Juaneco y su Combo - The Birth of Jungle Cumbia

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Juaneco y su Combo
The Birth of Jungle Cumbia

The Vital Record ( www.thevitalrecord.com )

It's always worth a look and listen when a lost album is unearthed, especially if the music is of such unpolished glory as this. We have recently been treated to a resurgence of what eventually came to be called chicha, a pulsating, psychedelic style from Peru's Amazon region that owed as much to Afro-Latin rhythms as it did to the progressive spirit of late 1960s rock and roll. But before the chicha label was hung on it (chicha being a type of corn liquor consumed mainly by the working class folks who first embraced the music), it was known as jungle cumbia, Amazon cumbia or Peruvian cumbia.

"El Llanto de Ayaymama"

The people behind the reissue of this album prefer the jungle cumbia term and I'm good with that, since the music did originate in an area that's largely jungle territory and harnesses the same clip-clopping beat as the Colombian coastal style known as cumbia. The last few years have seen collections of previously obscure chicha/jungle cumbia released worldwide to great acclaim. We have also seen the formation of a New York City-based group called Chicha Libre, who re-create the original sound.

But the band that started it all was Juaneco y su Combo, who in their initial incarnation were called Juaneco y su Conjunto and played traditional music in and around the eastern Peruvian city of Pucallpa. When leadership of the band shifted from Juan Wong Paredes to his son Juan Wong Popolizio circa 1965, the younger Juan Wong decided the band should go modern: out with acoustic guitars and accordion, in with electric axes and organ. And so it was that jungle cumbia was born.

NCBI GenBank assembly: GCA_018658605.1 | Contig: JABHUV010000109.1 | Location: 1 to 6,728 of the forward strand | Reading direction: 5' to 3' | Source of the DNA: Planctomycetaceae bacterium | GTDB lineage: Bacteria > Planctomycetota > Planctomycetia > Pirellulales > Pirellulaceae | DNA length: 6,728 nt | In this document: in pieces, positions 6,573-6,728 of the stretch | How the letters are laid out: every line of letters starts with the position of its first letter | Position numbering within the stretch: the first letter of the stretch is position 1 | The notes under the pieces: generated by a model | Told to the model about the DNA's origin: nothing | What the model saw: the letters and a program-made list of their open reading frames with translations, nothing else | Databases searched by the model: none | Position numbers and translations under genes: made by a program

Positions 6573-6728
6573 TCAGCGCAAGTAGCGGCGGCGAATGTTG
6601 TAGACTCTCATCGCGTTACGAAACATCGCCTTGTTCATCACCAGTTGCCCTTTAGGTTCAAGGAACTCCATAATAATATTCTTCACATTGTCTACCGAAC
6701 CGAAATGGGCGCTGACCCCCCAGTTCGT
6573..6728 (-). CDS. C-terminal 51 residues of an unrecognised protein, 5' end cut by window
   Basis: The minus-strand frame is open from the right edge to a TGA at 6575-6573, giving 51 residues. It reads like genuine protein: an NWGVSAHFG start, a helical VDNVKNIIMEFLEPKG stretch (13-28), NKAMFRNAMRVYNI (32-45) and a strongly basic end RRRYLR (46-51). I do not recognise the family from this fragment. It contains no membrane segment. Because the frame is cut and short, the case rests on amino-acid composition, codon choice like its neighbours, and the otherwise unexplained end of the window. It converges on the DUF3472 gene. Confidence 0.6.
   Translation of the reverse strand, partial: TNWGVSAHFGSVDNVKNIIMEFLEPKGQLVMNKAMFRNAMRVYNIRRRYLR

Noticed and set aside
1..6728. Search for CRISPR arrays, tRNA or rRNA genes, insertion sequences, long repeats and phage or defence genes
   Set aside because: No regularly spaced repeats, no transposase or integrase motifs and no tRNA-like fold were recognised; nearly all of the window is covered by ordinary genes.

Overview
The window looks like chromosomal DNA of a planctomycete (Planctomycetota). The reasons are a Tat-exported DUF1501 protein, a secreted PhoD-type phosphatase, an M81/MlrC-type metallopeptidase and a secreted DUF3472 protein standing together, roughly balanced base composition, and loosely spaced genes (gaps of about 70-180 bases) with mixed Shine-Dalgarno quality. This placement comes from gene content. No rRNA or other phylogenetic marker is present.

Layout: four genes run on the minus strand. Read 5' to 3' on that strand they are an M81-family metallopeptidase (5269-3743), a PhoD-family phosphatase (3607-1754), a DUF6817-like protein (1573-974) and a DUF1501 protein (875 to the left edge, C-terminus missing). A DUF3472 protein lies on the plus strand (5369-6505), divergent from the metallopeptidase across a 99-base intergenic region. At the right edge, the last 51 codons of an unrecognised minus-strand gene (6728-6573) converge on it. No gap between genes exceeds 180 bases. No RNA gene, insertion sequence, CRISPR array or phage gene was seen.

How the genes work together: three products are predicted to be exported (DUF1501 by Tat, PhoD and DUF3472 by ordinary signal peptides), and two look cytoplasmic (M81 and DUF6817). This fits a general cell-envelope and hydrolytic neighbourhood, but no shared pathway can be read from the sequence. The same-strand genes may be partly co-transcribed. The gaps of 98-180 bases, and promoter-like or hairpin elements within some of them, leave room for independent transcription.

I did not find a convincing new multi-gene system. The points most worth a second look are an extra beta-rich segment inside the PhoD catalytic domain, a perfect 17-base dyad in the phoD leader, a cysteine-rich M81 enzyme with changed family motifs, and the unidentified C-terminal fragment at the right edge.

The material on The Birth of Jungle Cumbia dates from Juaneco y su Combo's first recordings, an EP and LP released in Peru in the early '70s. The tracks for this CD were lifted from rare vinyl without the benefit of master tapes. And as scratchy and lo-fi as the disc sounds by today's standards, it's got the raw passion of a band breaking new ground. Even the jungle-denizen garb they wear in the reproduced original cover photo was considered radical.

There's plenty of grinding organ riffs and deftly twangy lead guitar dueling above a foundation of congas, bongos, timbales and guiro clattering and scratching away, as rhythm guitar and bass fill in the margins. The vocals are low-key and fairly minimal and most of the short songs have the kind of primal groove that the blue collar class embraced and the upper class disdained. But when the mold is broken by a track like the bolero-ish “El Forastero” or distinctly Cuban-influenced “Guajira Loretana,” the group's developing versatility, later accentuated by improved production values, is clear. Sadly, most of the band (including lead guitar wizard Noe Fachin Mori) perished a 1977 airplane crash, and although they regrouped and continued, that early magic was never recaptured.

"El Forastero"

So take full advantage of the fact that this sweet sonic slab of music history is now available. There's much more to the story, and you can read all about it in the detailed liner notes as you're rocking out to sounds that still have the power to shake things up. -Tom Orr

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Further Reading

Panama! 3: Calypso Panameño, Guajira Jazz & Cumbia Típica on the Isthmus 1960-75

Radio Bakongo